Propofol anaesthesia in spontaneously breathing paediatric patients during magnetic resonance imaging

A. Levati, N. Colombo, E. M. Arosio, G. Savoia, C. Tommasino, G. Scialfa, L. Boselli

Research output: Contribution to journalArticle

Abstract

Background: The aim of this study was to evaluate the use of propofol to induce and maintain anaesthesia in spontaneously breathing paediatric patients (age 2 weeks - 11 years) during Magnetic Resonance Imaging (MRI) of the CNS. Methods: All patients were spontaneously breathing, without intubation, and received supplemental O2. Pulse rate, blood pressure (BP), electrocardiogram and EtCO2 were recorded in all patients, and in 38 subjects SpO2 was also monitored. Patients were divided in 2 groups according to their body weights: Group A (n = 34, bwt ≤ 10 kg), and Group B (n = 48, bwt > 10 kg). Results: Dosage of propofol during the time of induction (from insertion of the i.v. cannula to positioning on the MRI table) was significantly higher in smaller children (Group A; 5.4 ± 2.2 (SD) mg/kg) as compared to children with bwt above 10 kg (Group B; 3.7 ± 1.6 mg/kg). Propofol dosage for maintenance of anaesthesia was significantly higher in smaller children (Group A: 10.1 ± 5.7 vs Group B: 7.1 ± 3.0 mg kg-1h-1, P = 0.003). During the time of induction, transient episodes of reduced BP (≤ 20%) occurred in 6 patients in Group A and 2 patients in Group B. During anaesthesia in Group B there was 1 episode of oxygen desaturation (95%), and 3 episodes of short and mild increases of EtCO2 (≤ 52 mmHg). No other side effects occurred in any patient. MRI studies were successfully completed, only 3 sequences (Group A) had to be restarted. Conclusion: Propofol can be safely used for total intravenous anaesthesia in children undergoing MRI.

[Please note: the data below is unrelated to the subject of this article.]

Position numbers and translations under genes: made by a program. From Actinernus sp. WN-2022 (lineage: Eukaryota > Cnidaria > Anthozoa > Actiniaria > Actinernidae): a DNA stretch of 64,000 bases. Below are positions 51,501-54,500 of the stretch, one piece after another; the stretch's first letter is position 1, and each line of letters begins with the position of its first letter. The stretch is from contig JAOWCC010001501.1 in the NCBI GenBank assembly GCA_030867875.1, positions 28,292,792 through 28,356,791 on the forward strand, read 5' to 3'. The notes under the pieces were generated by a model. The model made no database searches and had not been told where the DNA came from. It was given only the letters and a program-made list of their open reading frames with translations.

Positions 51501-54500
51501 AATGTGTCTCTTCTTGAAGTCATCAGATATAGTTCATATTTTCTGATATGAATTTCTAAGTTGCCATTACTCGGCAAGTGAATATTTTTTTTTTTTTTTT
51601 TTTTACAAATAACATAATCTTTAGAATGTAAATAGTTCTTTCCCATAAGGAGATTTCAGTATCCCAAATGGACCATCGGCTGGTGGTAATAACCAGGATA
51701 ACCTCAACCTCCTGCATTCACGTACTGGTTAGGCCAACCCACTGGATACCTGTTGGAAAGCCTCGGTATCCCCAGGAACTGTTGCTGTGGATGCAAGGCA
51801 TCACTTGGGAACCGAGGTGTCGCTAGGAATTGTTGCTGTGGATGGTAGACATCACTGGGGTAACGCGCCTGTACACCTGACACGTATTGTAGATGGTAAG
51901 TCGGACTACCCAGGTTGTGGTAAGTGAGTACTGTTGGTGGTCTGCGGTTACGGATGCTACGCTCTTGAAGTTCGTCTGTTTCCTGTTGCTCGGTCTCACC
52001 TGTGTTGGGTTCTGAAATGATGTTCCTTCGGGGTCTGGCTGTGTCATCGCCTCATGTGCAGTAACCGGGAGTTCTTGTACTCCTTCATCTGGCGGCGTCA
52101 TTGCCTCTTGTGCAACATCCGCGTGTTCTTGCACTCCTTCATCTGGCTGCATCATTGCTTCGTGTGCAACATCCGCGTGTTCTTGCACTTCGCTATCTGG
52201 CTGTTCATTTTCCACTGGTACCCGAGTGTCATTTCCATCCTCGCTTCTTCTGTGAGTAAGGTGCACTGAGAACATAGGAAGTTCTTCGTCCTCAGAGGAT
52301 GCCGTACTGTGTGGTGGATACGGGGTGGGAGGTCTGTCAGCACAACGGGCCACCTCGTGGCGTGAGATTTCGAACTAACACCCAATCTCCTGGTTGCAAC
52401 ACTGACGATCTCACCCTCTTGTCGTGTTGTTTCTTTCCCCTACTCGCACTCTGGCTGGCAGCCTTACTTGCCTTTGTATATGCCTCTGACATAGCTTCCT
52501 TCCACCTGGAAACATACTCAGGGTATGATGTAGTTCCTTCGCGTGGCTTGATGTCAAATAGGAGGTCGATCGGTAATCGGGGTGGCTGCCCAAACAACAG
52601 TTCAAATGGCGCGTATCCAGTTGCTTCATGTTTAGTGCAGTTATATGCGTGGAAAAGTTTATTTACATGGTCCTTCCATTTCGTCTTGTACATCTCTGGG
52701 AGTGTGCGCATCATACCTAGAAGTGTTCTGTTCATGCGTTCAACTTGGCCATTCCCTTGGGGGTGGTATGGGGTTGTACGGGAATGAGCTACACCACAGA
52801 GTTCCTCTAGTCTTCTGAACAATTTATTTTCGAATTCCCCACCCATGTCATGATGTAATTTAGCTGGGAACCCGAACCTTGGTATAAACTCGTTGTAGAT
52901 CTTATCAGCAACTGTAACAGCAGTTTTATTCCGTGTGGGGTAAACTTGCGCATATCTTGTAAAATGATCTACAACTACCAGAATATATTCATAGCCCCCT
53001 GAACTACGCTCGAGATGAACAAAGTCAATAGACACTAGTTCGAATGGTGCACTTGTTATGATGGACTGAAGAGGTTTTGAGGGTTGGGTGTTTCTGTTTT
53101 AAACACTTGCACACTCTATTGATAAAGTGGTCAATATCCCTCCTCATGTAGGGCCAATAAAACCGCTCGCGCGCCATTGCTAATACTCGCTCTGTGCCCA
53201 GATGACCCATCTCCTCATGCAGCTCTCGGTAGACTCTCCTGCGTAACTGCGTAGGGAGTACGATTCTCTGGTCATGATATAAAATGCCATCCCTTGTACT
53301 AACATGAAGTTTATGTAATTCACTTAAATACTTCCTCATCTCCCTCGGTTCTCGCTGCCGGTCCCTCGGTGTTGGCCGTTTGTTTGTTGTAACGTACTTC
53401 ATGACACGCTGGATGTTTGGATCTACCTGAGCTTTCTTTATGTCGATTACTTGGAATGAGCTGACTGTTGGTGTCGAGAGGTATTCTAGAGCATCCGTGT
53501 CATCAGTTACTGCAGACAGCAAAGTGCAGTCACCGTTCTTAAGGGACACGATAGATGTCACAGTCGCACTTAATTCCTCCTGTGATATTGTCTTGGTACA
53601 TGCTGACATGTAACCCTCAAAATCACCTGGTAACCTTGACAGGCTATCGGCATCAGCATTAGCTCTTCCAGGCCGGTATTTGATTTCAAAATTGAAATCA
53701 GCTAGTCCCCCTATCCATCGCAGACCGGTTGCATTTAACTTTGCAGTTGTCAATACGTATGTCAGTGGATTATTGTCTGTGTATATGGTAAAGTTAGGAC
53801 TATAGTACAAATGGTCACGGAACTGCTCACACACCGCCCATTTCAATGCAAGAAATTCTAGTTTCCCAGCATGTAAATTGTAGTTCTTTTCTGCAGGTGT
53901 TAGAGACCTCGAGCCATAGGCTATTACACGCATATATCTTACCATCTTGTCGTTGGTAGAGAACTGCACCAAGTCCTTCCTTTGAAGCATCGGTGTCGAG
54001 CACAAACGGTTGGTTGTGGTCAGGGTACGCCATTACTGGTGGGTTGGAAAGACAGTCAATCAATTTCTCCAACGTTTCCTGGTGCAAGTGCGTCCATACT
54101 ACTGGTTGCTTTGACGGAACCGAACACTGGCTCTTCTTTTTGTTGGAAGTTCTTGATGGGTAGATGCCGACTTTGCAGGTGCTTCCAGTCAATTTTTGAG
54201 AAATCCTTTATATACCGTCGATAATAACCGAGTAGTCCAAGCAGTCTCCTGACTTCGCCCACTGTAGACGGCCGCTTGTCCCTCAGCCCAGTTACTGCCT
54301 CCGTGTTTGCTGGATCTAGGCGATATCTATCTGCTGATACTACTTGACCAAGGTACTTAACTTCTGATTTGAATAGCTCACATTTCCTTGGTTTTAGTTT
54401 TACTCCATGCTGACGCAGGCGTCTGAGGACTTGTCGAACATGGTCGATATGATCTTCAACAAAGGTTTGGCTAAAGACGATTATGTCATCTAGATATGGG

Original languageEnglish
Pages (from-to)561-565
Number of pages5
JournalActa Anaesthesiologica Scandinavica
Volume40
Issue number5
Publication statusPublished - 1996

Keywords

  • Anesthesia: pediatric, propofol
  • Central nervous system
  • Magnetic resonance imaging

ASJC Scopus subject areas

  • Anesthesiology and Pain Medicine

Fingerprint Dive into the research topics of 'Propofol anaesthesia in spontaneously breathing paediatric patients during magnetic resonance imaging'. Together they form a unique fingerprint.

  • Cite this

    Levati, A., Colombo, N., Arosio, E. M., Savoia, G., Tommasino, C., Scialfa, G., & Boselli, L. (1996). Propofol anaesthesia in spontaneously breathing paediatric patients during magnetic resonance imaging. Acta Anaesthesiologica Scandinavica, 40(5), 561-565.